Dry Fly Fishing for Smallmouth Bass

The sage of the Shenandoah Valley tells us how to catch smallmouth bass during the summertime topwater bite.
by Harry Murray

Catching  smallmouth bass on dry flies in beautiful rivers is one of the most exciting forms of angling. Each spring, I check my stream notes from previous years in anticipation of specific hatches so I will be ready with the correct flies when the bass start feeding on the natural insects. In order to take advantage of this fine fishing, let’s start in early May and fish our way through the whole season as the most important hatches progress.

Let the Fishing Begin!
The first dry fly fishing for bass on most Mid-Atlantic rivers starts in early May when several species of caddisflies hatch in and just below the riffles. Both the emergence of the naturals and the return egg-laying flights of the adults are heaviest from sunset until dark.

Image Jeff Murray, the author’s son, caught this large bass using Murray’s Bass Hopper. He fished the fly along the bank to imitate a real grasshopper that had fallen into the water.

These insects are very active on the surface, and my favorite tactic is to fish a size 12 Olive Elk-Hair Caddis across and slightly downstream with a slow twitching action. As soon as my fly lands on the water, I extend the rod tip 45 degrees above the surface and impart several two-inch-long strips with my line hand every 15 seconds. This tactic is very effective for covering the water and catching any bass you see rising to the naturals. I find that dressing both the fly and the whole leader with silicone fly floatant helps fish these flies effectively. I use this method from the riffle downstream into the main pool.

Many smallmouth bass rivers get a good brown drake mayfly hatch in late May. The duns start hatching about 7 p.m., and the spinners return to the stream shortly thereafter to mate and deposit their eggs on the stream and then fall spent onto the surface of the water. This concentration of spent spinners is often very heavy in the flat water below the riffles, and you can find excellent fishing by going one on one with these rising fish right up until dark.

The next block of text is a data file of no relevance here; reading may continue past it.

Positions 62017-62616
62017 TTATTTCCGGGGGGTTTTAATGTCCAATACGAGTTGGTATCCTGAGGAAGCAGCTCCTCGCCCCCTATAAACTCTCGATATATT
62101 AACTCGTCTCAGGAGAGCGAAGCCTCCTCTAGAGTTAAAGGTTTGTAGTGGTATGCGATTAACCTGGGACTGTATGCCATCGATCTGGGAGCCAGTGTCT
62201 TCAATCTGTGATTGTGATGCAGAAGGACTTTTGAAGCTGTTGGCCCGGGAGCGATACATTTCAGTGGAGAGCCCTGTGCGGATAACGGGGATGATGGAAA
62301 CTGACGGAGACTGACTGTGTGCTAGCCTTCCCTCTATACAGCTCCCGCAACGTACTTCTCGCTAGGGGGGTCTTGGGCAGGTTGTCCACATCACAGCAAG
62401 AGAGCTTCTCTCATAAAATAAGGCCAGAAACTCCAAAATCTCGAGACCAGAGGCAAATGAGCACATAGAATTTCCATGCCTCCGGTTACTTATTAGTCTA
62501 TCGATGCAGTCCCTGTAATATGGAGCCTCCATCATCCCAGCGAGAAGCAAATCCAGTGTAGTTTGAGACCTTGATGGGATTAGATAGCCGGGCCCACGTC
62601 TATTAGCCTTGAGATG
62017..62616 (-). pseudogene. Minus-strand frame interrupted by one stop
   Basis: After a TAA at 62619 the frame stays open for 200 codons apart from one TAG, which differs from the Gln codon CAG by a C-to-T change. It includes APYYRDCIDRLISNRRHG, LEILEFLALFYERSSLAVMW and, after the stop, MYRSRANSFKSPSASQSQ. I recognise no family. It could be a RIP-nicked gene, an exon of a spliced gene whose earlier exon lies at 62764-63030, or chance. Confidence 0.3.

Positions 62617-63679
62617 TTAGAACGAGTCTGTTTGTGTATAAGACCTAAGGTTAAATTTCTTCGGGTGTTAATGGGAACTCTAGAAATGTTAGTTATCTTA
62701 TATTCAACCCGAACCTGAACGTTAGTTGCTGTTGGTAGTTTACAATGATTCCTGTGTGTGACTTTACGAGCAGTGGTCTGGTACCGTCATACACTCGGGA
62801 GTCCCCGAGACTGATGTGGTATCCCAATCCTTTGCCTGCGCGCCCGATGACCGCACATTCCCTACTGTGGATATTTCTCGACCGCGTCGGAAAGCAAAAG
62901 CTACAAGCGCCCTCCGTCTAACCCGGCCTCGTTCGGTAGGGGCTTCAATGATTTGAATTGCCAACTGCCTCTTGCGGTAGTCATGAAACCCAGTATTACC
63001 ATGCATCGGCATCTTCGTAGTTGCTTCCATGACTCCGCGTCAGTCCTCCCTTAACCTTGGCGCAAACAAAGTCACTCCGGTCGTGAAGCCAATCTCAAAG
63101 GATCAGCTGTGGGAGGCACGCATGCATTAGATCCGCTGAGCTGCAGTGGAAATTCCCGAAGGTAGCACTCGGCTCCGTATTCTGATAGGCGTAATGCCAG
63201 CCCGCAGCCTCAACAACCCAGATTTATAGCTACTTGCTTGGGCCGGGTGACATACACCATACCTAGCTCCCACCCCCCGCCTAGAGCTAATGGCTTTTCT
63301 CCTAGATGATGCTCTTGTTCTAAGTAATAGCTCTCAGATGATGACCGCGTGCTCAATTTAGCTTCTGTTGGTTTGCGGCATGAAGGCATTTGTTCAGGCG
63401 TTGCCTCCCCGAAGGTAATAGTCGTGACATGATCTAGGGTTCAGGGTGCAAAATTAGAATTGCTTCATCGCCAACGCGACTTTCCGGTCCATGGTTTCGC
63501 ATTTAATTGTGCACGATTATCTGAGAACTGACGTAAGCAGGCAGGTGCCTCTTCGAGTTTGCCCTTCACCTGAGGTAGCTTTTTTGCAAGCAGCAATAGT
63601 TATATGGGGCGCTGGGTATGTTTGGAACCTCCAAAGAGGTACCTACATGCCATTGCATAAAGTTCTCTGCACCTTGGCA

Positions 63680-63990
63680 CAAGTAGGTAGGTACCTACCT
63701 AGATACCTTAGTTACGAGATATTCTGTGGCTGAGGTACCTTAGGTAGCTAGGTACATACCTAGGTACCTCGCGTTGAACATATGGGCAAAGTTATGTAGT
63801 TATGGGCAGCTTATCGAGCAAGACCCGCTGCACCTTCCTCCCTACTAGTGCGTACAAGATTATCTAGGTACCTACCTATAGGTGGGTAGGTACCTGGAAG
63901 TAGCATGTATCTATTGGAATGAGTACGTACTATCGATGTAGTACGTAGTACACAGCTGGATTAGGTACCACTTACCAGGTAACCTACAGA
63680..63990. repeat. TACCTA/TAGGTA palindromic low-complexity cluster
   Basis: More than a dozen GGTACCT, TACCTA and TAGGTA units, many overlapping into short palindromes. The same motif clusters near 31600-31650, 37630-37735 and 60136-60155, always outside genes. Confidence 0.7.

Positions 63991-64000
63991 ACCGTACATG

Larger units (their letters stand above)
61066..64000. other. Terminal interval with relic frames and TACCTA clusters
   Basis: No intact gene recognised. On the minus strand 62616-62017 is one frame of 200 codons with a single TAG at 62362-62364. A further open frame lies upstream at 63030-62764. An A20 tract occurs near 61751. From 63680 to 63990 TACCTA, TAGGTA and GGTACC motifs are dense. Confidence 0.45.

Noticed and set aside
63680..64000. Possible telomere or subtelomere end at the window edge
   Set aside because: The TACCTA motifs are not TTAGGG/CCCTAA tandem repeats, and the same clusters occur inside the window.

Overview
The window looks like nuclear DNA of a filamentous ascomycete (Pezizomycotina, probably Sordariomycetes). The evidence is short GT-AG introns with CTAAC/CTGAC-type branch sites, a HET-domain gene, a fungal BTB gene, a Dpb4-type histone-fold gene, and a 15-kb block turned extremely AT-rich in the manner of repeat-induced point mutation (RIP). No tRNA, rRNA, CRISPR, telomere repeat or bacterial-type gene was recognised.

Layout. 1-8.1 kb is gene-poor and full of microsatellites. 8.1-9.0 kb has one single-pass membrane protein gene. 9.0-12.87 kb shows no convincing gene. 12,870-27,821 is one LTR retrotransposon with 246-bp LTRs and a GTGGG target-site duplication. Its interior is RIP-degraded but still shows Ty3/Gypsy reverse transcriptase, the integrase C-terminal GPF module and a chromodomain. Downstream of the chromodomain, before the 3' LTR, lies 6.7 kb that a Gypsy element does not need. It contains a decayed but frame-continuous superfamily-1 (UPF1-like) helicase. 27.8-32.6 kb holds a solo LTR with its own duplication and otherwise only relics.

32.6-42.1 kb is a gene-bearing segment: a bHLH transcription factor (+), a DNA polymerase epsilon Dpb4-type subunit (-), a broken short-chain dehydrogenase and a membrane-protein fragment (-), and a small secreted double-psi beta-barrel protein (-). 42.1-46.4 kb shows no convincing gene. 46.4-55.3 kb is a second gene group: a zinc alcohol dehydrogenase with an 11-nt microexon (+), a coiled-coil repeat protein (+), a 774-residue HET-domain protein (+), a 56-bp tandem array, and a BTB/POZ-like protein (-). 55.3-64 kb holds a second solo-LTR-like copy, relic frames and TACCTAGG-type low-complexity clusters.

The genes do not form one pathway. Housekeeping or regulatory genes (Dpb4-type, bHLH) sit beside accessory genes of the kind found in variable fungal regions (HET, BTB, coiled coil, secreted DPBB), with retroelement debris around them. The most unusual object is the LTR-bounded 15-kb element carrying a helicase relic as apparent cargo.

If you happen to be on a large flat pool with a slow current when the spinner fall occurs, you will see many of the bass cruising around to pick off the insects because the flow is not bringing them the mayflies as fast as they want them. There are two tactics that are effective for catching these cruising fish. You can watch a rising bass and cast your fly two feet in front of his anticipated path, but he might zig when you thought he was going to zag, and he may not see your fly. The technique I prefer is to hit him on the head with the fly. The instant I spot a rising fish, I cast my fly to that precise spot. This is very effective, and I catch most of these bass. The Irresistible dry fly, tied on a size 10 hook, is very effective during the brown drake hatch, which can last three weeks.

Damselflies Are a Midsummer Favorite
Damselflies hatches are very heavy on many smallmouth rivers in early June, and they last until October. The most effective and exciting tactic I use for imitating the natural insects came about almost by accident.

I was fishing the South Fork of the Shenandoah River close to Luray, Virginia, and there were many bass jumping to feed on the damselflies. Fishing poppers, deer-hair surface bugs, and a broad variety of regular dry flies took only a few small bass. In frustration, I dug through my fly box and found an old Paul Young Red Head. I shot this fly out over the jumping bass, but as it drifted calmly on the surface, I did not get a strike. Remembering the skating tactics that are effective with the great Neversink Skaters for catching trout, I decided to experiment.

I dressed the fly and leader with silicone fly floatant. Next, I cast the fly down-and-across stream at a 45-degree angle to the leaping bass. I raised the rod high above the stream, and skated the big dry fly across the surface of the river in two-foot bursts. This method worked exceptionally well that day, and it has been one of my favorite fishing tactics for more than 10 years. After a great deal of experimenting, I have found that a size 8 Mr. Rapidan Skater works very well with this method.